Firstly what is dolphin safe fishing? Well back in 1990 an organisation called Earth Island Institute (a non-profit, non-governmental conservation organization based in the U.S) and several large tuna companies in the U.S agreed to define dolphin safe tuna as ‘tuna caught without setting nets on or near dolphins.’ This standard was incorporated into the Marine Mammal Protection Act later in 1990 and in 1997 was expanded by the United States Congress with the statement that no dolphins were killed or seriously injured in a net set to qualify as tuna for a Dolphin Safe label.
These standards were implemented in response to decades of tuna fishermen intentionally chasing dolphins and catching the tuna swimming underneath. This horrific practice has largely now being wiped out with approximately 90% of the world’s tuna companies committed to dolphin safe practices and dolphin deaths in tuna nets declining by 99%.
The problem is not over though with many South American tuna fleets chasing, netting and drowning thousands of dolphins annually. Countries including Mexico, Venezuela, Colombia and El Salvador are petitioning authorities to change the dolphin safe tuna laws to have them weakened. Their proposed definition would allow the chasing and netting of dolphins as long as the required on board observer does not witness the event or seriously maiming of the dolphin. It is hoped this deceitful endeavour does not go ahead.
However the term ‘dolphin safe’ is controversial, in the United States it only defines dolphins within the Eastern Tropical Pacific (ETP), so the thousands of dolphins killed outside these waters are not reported. In 2012 the World Trade Organisation reviewed the scientific evidence and concluded that the standards implemented in 1990, whilst effectively at halting the mass slaughter of dolphins beforehand, were outdated and misleading. Many of the thousands of dolphins killed outside the ETP are still sold under ‘dolphin safe’ labels under current labelling standards, this is extremely concerning as the United States is one of the largest consumer markets in the world for tuna as well as a major exporter.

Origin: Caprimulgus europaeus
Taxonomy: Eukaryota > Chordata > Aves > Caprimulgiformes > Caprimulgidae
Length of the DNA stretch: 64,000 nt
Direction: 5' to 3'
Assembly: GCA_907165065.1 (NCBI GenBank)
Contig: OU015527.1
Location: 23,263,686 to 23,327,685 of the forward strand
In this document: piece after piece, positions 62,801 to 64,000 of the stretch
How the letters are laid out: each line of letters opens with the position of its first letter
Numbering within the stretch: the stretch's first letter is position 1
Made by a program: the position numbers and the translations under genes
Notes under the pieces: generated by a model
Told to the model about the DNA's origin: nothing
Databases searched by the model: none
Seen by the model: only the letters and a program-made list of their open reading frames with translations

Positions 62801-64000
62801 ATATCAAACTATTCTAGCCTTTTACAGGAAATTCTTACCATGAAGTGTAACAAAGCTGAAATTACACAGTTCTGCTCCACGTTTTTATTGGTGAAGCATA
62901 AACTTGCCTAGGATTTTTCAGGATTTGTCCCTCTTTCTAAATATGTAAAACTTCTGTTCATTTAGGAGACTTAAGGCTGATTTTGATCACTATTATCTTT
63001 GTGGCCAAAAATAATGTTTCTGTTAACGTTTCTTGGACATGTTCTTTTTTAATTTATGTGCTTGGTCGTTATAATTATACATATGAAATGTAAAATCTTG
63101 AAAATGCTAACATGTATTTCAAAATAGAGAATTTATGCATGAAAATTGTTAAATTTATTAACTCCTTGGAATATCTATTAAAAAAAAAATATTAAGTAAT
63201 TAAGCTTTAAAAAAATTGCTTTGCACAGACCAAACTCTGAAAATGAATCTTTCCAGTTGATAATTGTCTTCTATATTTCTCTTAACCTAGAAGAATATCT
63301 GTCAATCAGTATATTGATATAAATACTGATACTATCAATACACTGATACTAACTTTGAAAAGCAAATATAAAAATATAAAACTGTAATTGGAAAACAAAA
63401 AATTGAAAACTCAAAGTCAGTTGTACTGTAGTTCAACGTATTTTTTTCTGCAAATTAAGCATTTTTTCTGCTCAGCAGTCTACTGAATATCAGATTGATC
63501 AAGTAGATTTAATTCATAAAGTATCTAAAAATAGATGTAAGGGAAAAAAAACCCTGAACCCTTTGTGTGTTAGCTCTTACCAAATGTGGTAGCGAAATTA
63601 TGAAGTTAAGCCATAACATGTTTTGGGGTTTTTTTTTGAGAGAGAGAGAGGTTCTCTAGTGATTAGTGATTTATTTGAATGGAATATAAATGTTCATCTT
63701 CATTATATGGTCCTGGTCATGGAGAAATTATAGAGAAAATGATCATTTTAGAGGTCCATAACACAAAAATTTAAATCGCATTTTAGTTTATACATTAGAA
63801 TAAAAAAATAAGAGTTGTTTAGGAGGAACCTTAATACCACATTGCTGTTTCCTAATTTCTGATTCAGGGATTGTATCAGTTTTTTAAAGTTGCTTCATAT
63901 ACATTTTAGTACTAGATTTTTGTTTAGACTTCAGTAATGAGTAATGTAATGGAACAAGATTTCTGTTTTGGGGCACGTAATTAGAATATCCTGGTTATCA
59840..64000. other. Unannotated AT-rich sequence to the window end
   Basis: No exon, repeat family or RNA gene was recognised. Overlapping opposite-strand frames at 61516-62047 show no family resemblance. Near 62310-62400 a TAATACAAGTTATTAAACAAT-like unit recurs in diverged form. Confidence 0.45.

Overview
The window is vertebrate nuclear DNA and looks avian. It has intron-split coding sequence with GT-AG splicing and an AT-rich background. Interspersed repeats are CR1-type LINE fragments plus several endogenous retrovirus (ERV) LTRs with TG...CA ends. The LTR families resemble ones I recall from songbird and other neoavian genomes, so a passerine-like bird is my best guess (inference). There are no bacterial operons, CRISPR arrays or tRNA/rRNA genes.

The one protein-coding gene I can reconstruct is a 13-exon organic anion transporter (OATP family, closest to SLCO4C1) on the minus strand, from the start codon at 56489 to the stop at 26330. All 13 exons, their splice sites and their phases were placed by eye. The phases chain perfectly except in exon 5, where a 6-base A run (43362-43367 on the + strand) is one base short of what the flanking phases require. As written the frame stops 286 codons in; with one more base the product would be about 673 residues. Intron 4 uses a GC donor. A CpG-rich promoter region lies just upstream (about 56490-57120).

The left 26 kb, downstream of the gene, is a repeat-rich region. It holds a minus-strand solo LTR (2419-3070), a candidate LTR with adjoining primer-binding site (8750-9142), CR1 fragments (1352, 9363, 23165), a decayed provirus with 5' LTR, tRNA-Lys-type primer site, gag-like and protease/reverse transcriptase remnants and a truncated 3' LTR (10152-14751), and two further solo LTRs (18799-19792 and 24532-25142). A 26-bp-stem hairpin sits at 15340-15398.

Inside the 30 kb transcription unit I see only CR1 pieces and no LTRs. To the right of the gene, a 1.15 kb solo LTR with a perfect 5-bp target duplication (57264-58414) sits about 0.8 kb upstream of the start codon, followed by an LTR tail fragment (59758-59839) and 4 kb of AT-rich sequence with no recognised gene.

Further what is also discounted is the enormous amount of ‘by catch’ (the surrounding marine life besides the dolphins) killed and often left for dead in the ocean, by the ‘dolphin safe’ fishing technique including sharks, turtles, sea birds, billfish and countless juvenile tunas. So ironically whilst more dolphins are being saved in certain oceans, many other marine life species are being killed instead and left for dead due to their lack of economic value (as tuna can be canned, sold and made for profit).
Consumers in Australia can play a part by trying to avoid illegal fishing activities, buying fish caught within the Western and Central Pacific Ocean Region (WCPO), as purse seine caught skipjack tuna has illegal fishing rates of less than 5%. Skipjack tuna is one of the most ethical tunas to purchase. Independent observers monitor and observe illegal practices to authorities and operate throughout the WCPO. Vessel blacklists, i.e. vessels which have been reported for illegal activities are maintained by the Western Central Pacific Fisheries Commission and Greenpeace, an independent organisation supporting environmental justice.
By Simon Chitre
- • https://en.wikipedia.org/wiki/Dolphin_safe_label